Sunday, June 29, 2014

Review of The Girl Who Kicked The Hornet's Nest

Book #23. The Girl Who Kicked The Hornet's Nest, by Stieg Larsson. Unabridged audio.

The last book in the “Millennium Trilogy,” this novel deals with the plot and character consequences of the first two novels. This novel turns into a police procedural, a spy novel, and then a legal thriller. Lisbeth finds that she has to testify in court, and then later has to accept the responsibilities that accompany legal adulthood in Sweden. These situations take her on an interesting journey.

The parts of this novel not involving Salander are less compelling. We have action taking place at two publishing concerns in this novel, and the novel drags in those places. And the same complaint I had about Mikael Blomkvist in the prior novels, that he is a wish-fulfillment “Mary Sue” for the author, are as strong as ever here. The virtuous journalist (Larsson was a journalist) finds himself desired by every woman he comes across, who willingly and regularly offer themselves up to him, with no questions asked and no consequences.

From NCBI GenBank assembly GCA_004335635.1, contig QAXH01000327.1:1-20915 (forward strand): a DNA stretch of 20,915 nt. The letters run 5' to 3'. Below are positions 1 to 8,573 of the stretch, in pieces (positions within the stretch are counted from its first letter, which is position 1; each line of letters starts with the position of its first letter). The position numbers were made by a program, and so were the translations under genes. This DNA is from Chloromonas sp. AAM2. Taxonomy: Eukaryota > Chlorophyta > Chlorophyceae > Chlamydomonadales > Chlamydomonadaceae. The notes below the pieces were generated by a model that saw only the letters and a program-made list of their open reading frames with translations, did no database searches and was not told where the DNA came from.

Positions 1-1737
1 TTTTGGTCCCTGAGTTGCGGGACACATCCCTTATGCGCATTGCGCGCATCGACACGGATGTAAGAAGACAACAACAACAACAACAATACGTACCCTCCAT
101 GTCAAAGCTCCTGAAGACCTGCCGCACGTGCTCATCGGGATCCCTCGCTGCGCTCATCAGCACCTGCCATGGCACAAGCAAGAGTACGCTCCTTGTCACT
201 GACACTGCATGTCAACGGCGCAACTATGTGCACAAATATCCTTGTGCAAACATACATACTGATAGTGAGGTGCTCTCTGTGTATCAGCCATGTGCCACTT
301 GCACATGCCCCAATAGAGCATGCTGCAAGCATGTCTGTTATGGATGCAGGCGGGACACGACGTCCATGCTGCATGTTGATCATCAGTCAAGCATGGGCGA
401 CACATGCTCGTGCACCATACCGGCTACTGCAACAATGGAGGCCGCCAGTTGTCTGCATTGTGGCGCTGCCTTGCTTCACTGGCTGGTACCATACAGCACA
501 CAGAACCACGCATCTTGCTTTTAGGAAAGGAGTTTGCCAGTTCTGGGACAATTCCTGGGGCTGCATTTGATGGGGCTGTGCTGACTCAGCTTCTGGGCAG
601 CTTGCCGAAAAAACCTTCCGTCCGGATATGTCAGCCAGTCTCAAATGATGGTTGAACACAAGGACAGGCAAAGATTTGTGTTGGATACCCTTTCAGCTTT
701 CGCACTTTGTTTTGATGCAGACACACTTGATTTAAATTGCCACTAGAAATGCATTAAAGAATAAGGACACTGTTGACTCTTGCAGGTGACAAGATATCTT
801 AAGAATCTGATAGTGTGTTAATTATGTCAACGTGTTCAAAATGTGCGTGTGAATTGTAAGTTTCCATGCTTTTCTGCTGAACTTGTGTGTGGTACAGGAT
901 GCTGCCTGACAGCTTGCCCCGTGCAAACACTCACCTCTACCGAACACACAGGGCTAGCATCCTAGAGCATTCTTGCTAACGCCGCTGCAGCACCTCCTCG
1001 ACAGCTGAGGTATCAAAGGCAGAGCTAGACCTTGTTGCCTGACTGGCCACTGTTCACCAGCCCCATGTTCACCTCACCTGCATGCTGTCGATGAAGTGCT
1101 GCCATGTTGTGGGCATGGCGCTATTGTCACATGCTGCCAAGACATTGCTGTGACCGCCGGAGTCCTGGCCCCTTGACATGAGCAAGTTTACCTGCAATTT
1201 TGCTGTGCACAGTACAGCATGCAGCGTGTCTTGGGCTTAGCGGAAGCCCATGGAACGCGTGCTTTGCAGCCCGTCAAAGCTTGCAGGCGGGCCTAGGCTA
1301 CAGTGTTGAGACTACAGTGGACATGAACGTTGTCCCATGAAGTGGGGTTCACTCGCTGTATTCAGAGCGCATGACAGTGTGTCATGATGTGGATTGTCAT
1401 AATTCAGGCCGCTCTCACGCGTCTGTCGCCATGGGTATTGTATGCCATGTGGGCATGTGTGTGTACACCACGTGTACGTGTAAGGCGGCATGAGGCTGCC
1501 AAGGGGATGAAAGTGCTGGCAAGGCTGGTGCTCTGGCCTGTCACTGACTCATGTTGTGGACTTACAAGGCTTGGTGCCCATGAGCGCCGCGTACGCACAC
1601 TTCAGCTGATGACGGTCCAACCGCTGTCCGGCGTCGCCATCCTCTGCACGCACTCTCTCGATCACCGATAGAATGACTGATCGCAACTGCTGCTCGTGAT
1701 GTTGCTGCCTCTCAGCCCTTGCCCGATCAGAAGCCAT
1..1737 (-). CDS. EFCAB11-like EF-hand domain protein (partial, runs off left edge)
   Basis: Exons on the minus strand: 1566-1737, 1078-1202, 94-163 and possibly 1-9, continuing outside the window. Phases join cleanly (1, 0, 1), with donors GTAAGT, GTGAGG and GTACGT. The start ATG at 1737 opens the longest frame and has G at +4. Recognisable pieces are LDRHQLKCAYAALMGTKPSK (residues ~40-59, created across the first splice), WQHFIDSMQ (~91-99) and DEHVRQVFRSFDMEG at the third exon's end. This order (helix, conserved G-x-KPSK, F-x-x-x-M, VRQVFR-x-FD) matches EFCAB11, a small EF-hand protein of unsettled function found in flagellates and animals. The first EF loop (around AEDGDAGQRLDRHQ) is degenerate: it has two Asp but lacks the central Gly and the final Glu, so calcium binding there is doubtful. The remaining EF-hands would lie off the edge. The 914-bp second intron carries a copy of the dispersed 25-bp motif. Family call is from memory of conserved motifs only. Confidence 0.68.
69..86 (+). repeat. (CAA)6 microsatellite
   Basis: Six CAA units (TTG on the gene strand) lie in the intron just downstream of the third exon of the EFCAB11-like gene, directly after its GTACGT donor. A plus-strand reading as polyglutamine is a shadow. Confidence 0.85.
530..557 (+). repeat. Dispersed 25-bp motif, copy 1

But the novel moves at a brisk pace, and the tension that arises in the last third of the novel is worth any slow points and other issues I had along the way. And the subplot of corruption in the intelligence service brought a nice second plot to accompany the strong Salander plot.

There were rumors floating a few years ago of the possibility of at least a half-dozen sequels that were in various stages, based on notes and drafts found after Larsson’s death. I hope that those books never reach publication, as the novels in the current “Millennium Trilogy” hold together as a completed work.

Endings are hard, and all things considered, this ending was quite satisfactory.

Source: public library

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